Is the Inter-American Court, and Judge Cançado Trindade in particular, to blame for this?  Of course, not.  But the 2003 opinion marked a point where both Cançado Trindade’s jus cogens jurisprudence and the Court’s expansive approach to adjudication took off.  He embarked on a mission to expand jus cogens norms to other areas of the law, such as the right to access to justice, without a clear and solid doctrinal foundation.  In fact, the Court’s reasoning in the advisory opinion is strikingly simple (despite Judge Cançado Trindade’s description, years later, of the Court’s “extensive reasoning  . . . in its historical Advisory Opinion”).  In paragraph 101, the Court simply noted that non-discrimination was now a jus cogens norm, “because the whole legal structure of national and international public order rests on it and it is a fundamental principle that permeates all laws”.  One could say the same of the principle of good faith or the duty to respect life or the right to due process, but more is needed to render those principles peremptory norms.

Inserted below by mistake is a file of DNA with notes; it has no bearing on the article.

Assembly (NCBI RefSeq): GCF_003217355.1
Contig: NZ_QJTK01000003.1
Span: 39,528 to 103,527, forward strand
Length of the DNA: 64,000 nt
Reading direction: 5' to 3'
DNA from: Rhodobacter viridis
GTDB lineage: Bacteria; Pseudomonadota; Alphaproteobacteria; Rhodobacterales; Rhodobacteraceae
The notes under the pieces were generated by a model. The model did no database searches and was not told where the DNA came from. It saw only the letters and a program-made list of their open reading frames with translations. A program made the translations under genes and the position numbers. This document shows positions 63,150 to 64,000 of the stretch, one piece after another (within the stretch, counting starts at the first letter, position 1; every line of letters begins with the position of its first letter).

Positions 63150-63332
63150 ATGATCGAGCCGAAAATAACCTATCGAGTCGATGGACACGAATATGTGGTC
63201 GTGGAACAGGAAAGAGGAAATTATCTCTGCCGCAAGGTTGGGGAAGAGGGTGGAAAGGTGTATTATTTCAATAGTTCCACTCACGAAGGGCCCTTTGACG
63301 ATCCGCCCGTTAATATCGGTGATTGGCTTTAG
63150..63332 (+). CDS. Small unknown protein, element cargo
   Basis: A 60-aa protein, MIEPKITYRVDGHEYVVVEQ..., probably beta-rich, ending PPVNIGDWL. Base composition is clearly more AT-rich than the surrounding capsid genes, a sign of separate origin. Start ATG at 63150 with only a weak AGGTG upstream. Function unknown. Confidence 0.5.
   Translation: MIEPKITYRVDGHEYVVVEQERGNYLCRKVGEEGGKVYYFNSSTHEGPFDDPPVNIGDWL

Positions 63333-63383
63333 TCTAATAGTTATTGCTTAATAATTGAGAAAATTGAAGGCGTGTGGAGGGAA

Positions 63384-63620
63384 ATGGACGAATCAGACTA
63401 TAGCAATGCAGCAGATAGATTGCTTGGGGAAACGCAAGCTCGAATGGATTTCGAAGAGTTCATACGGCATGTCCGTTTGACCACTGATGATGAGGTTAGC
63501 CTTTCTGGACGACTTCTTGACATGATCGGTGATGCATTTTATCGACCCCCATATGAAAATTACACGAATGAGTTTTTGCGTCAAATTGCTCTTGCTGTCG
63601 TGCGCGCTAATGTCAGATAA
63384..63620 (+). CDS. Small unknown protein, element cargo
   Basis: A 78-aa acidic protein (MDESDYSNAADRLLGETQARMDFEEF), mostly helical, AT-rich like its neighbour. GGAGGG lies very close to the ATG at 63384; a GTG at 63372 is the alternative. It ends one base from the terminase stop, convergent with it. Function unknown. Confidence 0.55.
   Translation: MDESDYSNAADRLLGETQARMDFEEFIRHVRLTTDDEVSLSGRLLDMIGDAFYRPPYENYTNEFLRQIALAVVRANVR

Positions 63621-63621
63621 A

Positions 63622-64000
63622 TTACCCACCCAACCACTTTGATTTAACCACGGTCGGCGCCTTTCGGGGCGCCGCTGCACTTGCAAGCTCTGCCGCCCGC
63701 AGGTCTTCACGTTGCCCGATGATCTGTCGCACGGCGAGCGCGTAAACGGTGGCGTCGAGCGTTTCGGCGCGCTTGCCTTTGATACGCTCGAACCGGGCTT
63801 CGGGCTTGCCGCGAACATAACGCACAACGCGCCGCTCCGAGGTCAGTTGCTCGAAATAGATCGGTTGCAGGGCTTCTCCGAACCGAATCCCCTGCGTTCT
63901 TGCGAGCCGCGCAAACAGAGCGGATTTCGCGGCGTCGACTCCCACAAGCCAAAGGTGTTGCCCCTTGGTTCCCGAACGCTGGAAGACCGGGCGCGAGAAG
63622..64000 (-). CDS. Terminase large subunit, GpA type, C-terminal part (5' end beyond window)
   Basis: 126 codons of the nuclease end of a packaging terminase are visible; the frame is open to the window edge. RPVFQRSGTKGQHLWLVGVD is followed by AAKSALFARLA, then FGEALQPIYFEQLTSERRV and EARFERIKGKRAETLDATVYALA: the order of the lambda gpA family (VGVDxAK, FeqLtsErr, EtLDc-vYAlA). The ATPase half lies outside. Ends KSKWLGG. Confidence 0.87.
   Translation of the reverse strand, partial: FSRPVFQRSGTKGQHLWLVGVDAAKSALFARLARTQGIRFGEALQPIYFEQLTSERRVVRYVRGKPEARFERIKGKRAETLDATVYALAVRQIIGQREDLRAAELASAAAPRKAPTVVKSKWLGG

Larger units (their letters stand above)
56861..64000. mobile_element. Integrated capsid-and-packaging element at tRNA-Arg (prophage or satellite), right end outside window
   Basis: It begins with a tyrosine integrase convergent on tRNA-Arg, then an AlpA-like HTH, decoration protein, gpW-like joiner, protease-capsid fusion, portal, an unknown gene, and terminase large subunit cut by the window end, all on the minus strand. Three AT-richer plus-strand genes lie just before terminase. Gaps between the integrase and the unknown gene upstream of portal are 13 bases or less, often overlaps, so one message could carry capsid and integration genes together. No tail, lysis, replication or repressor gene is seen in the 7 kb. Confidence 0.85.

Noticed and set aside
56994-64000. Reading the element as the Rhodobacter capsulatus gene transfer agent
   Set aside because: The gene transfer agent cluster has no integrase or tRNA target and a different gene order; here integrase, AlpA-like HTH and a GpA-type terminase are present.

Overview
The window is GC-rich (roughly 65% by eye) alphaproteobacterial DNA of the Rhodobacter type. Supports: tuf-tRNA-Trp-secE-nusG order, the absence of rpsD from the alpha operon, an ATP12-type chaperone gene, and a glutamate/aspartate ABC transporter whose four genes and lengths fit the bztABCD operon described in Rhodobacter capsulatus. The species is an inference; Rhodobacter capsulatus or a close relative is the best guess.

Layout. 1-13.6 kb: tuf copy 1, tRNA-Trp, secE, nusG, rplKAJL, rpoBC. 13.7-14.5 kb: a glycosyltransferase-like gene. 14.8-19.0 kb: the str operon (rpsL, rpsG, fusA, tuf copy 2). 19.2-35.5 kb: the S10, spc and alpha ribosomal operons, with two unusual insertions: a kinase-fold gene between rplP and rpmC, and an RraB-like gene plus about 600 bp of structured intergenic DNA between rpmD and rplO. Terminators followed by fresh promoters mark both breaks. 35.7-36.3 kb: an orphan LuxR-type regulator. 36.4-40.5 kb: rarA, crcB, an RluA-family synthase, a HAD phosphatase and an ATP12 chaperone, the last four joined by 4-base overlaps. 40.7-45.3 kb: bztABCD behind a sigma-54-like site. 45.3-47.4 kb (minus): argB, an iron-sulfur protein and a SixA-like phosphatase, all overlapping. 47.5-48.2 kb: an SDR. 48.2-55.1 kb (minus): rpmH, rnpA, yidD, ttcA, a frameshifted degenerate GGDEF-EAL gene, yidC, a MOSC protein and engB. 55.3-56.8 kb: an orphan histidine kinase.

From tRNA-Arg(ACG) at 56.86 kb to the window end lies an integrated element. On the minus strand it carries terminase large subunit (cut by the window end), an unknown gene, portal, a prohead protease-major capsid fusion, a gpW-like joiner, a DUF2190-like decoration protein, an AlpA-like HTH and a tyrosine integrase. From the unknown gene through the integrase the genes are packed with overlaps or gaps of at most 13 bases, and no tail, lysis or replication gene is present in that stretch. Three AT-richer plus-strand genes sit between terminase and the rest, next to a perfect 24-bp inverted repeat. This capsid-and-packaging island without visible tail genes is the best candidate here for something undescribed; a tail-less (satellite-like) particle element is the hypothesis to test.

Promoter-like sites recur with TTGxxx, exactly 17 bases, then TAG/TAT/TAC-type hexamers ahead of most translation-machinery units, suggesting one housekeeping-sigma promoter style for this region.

For inter-American human rights law, his naturalistic vision of law and the missionary character of international courts have had an impact that extends beyond Cançado Trindade’s time on the Court.  Let me just mention two examples.  First, the undisputed primacy of fundamental rights over popular will.  In 2011, the Court held that the popular ratification of Uruguay’s Expiry Law was in violation of the Convention, following the Court’s caselaw on the incompatibility of self-amnesty laws with the Convention.  As commentators have noted, in Gelman, the Court was not “sufficiently respectful to democracy or, more precisely, to what local communities democratically decide”.  The reason lies on the rather shallow explanation that, “democratic legitimacy of specific facts in a society is limited by the norms of protection of human rights recognized in international treaties” (para. 239).  One can easily assume that Judge Cançado Trindade would have largely agreed with such conclusion, presumably penning a separate opinion praising the Court for placing the conscience above the will.